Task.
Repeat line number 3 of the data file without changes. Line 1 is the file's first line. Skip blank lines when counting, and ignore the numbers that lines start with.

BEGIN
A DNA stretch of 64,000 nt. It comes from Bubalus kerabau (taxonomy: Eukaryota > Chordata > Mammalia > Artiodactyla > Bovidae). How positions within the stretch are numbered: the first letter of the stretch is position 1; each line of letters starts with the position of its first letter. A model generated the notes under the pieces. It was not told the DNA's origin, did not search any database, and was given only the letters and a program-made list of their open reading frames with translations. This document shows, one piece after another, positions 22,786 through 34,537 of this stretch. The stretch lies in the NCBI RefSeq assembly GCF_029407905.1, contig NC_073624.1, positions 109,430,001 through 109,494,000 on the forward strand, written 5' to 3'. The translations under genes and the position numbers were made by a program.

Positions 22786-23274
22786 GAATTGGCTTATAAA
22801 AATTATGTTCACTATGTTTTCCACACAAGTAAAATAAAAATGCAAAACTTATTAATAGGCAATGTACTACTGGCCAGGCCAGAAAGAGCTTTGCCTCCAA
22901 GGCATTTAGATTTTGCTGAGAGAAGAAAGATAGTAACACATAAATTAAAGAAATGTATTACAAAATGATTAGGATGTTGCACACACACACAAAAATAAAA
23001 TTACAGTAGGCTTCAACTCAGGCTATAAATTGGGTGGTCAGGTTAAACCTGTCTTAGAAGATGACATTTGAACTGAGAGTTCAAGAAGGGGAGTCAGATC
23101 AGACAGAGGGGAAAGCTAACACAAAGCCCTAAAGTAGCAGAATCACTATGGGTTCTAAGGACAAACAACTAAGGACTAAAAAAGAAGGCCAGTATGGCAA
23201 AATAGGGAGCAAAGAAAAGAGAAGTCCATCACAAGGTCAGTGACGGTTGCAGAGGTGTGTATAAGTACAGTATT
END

22786 GAATTGGCTTATAAA